The latest report from the IPCC is grim. Many will be using the scientific report card on the climate crisis, the first from the panel in eight years, to try and speed up the global response. Fund managers weigh in on the findings released on Monday.
In its first major modelling report in eight years, findings from the UN Intergovernmental Panel on Climate Change released yesterday suggest that under the best case scenario the planet can expect a temperature rise of 1.5C by 2040 and 1.6C by 2060 at the current rate of emissions.
The report, endorsed by 165 countries, with contributions from hundreds of scientists, reads like a dystopian homage to the “human influence” on warming the atmosphere, oceans, and land surfaces that are contributing to increasing numbers of weather and climate extremes.
Few deny the linkage but many question the pace at which governments are moving. (WealthBriefing recently held a webinar with Aviva Investors and Coutts to discuss their views on the urgent need to address climate change, to embrace ESG ideas, and harness financial tools to deliver results.)
“The conclusion from the report could not be clearer: countries
need to transition to a net-zero emissions framework much
sooner,” Randeep Somel, manager of the M&G Climate Solutions
“As investors, we need to continue pushing companies to adopt science-based targets for their own emissions. We need to encourage highly pollutive companies to transition their business models to more sustainable paths, and we also need to channel capital to those companies that are researching and providing the climate solution tools that we all need to adopt."
The IPCC's sixth version has indentified a closer link between extreme weather events and human activity, a hotter last decade than any period in the previous 125,000 years, and temperature rises of between +2.5C and +4Cs likely. Most important, it signals "that we are in our last decade to take the necessary actions," Eoin Murray, head of investment at the International Business of Federated Hermes, said of the headlines. "With consensus achieved with all UN governments before the release of the report, no government has an excuse to duck their responsibilities now," he said.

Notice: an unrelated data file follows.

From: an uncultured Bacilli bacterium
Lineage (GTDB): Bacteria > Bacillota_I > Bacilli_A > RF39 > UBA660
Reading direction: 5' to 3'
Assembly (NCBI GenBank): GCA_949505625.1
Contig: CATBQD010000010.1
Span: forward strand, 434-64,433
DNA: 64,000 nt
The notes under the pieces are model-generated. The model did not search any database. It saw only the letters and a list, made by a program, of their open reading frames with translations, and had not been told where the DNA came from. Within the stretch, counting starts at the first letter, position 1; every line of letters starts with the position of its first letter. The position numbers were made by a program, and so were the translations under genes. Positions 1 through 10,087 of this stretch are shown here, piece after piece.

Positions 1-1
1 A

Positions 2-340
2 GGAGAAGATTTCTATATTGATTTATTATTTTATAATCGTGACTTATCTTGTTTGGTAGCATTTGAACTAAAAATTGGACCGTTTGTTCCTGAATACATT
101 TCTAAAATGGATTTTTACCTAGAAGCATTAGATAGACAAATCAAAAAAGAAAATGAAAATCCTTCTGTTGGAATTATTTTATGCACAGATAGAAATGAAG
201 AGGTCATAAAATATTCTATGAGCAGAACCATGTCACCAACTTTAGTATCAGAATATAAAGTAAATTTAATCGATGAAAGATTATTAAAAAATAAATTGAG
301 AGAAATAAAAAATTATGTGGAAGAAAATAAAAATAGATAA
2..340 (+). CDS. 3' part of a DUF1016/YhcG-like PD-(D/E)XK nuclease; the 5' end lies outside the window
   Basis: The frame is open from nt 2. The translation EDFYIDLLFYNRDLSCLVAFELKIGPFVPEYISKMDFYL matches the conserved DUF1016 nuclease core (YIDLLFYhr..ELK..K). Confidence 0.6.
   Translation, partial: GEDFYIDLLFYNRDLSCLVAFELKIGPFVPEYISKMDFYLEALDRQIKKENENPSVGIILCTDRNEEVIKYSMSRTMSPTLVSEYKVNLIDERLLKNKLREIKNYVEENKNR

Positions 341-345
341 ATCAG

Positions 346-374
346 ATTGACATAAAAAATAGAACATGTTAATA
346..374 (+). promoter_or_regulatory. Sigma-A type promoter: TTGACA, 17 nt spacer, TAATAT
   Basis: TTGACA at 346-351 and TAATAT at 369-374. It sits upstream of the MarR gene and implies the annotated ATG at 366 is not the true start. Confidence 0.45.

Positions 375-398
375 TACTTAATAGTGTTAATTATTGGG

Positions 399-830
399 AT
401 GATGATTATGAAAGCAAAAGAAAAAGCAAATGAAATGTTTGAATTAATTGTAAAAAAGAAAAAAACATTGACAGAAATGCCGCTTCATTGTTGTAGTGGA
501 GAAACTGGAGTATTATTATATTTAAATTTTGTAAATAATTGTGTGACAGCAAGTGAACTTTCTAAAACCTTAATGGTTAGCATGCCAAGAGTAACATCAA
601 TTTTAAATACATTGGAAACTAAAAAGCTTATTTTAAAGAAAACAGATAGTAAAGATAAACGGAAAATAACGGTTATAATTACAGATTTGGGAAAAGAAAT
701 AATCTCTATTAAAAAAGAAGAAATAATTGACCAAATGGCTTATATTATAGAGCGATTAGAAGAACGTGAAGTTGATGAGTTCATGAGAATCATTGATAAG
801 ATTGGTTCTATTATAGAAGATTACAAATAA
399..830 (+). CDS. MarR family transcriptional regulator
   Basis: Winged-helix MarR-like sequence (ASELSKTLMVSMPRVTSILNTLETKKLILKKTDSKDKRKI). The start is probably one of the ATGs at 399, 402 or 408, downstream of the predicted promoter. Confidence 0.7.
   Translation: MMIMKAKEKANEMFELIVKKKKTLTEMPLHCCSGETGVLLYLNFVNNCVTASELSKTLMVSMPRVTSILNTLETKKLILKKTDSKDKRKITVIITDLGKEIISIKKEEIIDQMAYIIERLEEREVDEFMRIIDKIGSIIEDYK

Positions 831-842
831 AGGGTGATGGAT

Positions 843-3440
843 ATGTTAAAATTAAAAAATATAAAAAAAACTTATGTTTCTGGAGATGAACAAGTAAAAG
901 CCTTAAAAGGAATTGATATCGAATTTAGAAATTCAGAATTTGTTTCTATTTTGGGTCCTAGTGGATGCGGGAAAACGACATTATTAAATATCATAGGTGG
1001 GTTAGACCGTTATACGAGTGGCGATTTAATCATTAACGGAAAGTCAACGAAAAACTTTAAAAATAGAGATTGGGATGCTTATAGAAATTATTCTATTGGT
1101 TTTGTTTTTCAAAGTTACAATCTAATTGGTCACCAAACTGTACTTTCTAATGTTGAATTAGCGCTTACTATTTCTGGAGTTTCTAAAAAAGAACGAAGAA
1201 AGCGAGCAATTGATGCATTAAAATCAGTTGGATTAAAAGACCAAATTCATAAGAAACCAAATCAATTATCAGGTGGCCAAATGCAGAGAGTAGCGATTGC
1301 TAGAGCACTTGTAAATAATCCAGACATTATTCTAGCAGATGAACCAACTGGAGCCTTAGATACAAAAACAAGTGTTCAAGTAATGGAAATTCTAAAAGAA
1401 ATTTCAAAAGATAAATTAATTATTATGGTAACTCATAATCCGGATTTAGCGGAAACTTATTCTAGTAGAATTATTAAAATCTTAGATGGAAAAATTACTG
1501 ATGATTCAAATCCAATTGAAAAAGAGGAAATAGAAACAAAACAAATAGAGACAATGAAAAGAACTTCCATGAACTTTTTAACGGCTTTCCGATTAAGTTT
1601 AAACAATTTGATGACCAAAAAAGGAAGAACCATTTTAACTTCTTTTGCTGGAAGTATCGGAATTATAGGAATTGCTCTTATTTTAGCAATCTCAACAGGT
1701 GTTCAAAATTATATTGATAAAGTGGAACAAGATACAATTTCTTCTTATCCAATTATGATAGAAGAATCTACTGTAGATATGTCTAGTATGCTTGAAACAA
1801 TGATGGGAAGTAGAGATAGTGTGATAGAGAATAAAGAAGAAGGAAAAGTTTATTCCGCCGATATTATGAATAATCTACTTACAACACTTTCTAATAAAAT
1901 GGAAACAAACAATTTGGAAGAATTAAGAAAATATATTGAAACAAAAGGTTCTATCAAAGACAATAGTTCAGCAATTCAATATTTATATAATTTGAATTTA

Sustainability officers at Lombard Odier drew on how the latest report changes anything for investors.
“The report unequivocally strengthens the scientific evidence on the risks as well as the opportunities associated with the climate transition. Generally, it solidifies the importance for investors to consider transition, and physical and litigation risks into their investment decision-making."
The investment manager suggested that progress on decarbonlsation is starting to seriously reflect in investment flows. In 2020, the market cap of clean tech companies grew by $1 trillion, while the market cap of oil and gas companies contracted by about $680 billion, the group said, citing WEF figures.
The next frontier for investors is measuring whether companies are positively or negatively exposed to the physical as well as political-economic effects of the climate transition and implementing change, it added.
The IPCC report will pile further pressure on gaining a successful outcome at COP26 in Glasgow, even though many countries have yet to update their Nationally Determined Contributions (NDCs) containing the all-important policy details of how they intend to reduce carbon emissions; recent meetings of G7 and G20 leaders suggest that wide gulfs remain.
“Firstly, we need a clear ban on new coal power plants," Gabriela Herculano, co-founder of iClima ETF said. "As Carbon Tracker pointed out last month, China, India, Indonesia, Japan and Vietnam are still planning to build 600 new coal fired power plants." Renewable energy needs to be more price competitive in those jurisdictions so that alternatives are in place, and we need global agreement on a deadline to decommission all existing coal plants, she added.
Improved modelling since the last IPCC report shows that the Arctic is warming faster than other regions. Modelling also suggests that high latitude places in the Northern Hemisphere are also projected to warm by two to four times the level of global temperature predictions.
Despite decarbonisation being "the single most-important driver of economies and financial markets for the next 30 years"... governments, companies and investors are not grasping its magnitude, chief investment officer at Hawksmoor, Jim Wood-Smith said, responding to the IPCC's latest warnings.
The investment communities' "enormously muddled thinking" on carbon and ESG is also not helping. Having a leading equal opportunities employment policy may help to build a more sustainable business, but it is not going to stop the Arctic from melting, he added.
Companies' ambitions to become carbon neutral by 2030 or 2040 "sounds lovely and comforting" but what does this actually mean and what are they going to do in the real world to achieve this?
He suggested that the distracting fog of ESG is getting in the way of answering these questions.
"As an investment and corporate standard, ESG is without doubt the greatest step forwards in the creation of sustainable, long-term investment value that I have seen in my career. But it should not distract from the monumental challenges posed by the need to decarbonise the global economy. As I have said, the two are separate (but overlapping) issues."